Mickalene Thomas: I Can’t See You Without Me
Foreword by Sherri Geldin. Text by Nicole R. Fleetwood, Michael Goodson, Beverly Guy-Sheftall, Antwaun Sargent.
Presenting paintings of some of the artist's key models and muses, I Can't See You Without Me illuminates the work of Brooklyn painter Mickalene Thomas (born 1971). Culling from art history and popular culture, Thomas creates scintillating portraits that deconstruct the highly charged connections between sitter, artist and viewer. Whether depicted as classically composed 19th-century odalisques, Afro-adorned vixens of blaxploitation films or as a powerful maternal figure yearning for social mobility, the recurring models in Thomas' compositions (almost exclusively women of color) convey a spirit of strength and self-confidence. Across this archetypal array, it is both their contradictions and kinships that make the black female body such fertile terrain for the artist's ongoing investigations. By casting herself, her late mother and other formidable women in her life as models, muses and collaborators, Thomas particularizes her distinctive oeuvre of portraiture. Focused yet expansive, the catalog both reasserts and further contextualizes issues of identity, sexuality and agency in Thomas' work that have only become more nuanced and palpable over time.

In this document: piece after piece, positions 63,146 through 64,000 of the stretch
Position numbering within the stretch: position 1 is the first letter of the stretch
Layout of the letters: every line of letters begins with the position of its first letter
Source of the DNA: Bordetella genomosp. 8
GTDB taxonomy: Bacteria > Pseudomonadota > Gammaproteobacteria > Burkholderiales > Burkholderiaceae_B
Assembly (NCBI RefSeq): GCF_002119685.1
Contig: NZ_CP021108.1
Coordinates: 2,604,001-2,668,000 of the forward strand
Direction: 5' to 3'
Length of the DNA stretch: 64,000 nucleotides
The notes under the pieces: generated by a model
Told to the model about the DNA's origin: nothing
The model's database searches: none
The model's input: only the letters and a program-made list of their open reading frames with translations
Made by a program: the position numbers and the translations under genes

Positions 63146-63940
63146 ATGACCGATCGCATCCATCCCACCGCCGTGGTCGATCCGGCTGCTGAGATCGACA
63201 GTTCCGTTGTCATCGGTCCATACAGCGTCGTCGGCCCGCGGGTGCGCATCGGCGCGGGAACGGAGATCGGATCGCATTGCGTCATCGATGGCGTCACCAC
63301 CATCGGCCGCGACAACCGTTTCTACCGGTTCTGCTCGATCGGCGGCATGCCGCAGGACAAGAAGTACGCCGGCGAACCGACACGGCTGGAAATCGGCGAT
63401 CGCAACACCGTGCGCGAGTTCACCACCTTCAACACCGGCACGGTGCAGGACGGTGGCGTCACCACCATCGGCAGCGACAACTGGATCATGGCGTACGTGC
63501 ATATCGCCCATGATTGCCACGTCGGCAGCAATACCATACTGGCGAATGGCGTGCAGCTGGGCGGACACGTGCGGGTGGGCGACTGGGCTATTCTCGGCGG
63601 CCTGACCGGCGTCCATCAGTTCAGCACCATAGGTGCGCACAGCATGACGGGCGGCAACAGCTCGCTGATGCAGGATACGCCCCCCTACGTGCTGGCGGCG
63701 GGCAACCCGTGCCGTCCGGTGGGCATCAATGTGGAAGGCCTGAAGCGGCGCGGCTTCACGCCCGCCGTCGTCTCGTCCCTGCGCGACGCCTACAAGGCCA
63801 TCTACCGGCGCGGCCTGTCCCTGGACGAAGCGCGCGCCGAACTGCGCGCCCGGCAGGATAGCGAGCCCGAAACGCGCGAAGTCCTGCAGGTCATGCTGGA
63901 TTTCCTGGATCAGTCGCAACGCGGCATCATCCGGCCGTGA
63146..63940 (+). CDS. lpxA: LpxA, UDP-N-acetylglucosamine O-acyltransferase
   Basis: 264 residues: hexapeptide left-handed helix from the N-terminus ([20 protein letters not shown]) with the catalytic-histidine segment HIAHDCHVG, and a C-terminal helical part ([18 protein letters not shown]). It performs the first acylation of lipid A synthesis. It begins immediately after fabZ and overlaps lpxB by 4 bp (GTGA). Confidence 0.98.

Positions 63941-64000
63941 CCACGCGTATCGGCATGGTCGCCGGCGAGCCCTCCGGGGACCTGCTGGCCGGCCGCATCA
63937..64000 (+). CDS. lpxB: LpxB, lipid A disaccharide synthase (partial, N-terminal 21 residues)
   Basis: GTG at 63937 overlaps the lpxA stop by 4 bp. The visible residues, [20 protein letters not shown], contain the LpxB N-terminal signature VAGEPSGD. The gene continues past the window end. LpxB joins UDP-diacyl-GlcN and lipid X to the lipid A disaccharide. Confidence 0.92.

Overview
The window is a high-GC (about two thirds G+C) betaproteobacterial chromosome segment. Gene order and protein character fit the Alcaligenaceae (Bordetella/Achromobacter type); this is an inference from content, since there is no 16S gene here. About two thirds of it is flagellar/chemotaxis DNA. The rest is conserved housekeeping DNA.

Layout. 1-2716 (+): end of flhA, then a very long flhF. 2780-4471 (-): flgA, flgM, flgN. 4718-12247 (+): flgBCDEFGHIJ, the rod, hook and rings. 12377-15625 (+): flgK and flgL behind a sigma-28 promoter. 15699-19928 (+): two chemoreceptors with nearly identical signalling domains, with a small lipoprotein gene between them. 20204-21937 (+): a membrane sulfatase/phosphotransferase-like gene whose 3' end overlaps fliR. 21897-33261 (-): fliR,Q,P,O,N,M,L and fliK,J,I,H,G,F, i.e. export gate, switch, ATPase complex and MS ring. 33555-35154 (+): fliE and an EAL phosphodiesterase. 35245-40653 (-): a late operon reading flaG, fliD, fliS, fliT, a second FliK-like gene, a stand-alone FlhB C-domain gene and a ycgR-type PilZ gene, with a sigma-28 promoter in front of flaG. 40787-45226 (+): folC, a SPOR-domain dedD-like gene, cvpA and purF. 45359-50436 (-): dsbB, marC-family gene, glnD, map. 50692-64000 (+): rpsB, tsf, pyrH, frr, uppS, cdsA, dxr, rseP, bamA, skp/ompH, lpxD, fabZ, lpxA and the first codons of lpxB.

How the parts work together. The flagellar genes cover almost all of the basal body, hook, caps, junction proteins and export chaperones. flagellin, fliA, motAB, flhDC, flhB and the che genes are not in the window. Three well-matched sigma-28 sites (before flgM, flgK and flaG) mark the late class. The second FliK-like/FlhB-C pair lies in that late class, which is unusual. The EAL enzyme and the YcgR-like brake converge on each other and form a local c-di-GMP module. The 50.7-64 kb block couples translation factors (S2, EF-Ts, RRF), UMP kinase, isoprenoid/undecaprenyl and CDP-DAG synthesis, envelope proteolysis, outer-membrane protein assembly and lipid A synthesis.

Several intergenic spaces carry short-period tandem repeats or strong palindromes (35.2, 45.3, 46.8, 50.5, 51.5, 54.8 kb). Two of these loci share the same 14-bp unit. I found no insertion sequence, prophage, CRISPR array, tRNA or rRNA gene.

Organized by the Wexner Center for the Arts and curated by Michael Goodson, senior curator of exhibitions, and Lucy I. Zimmerman, curatorial assistant.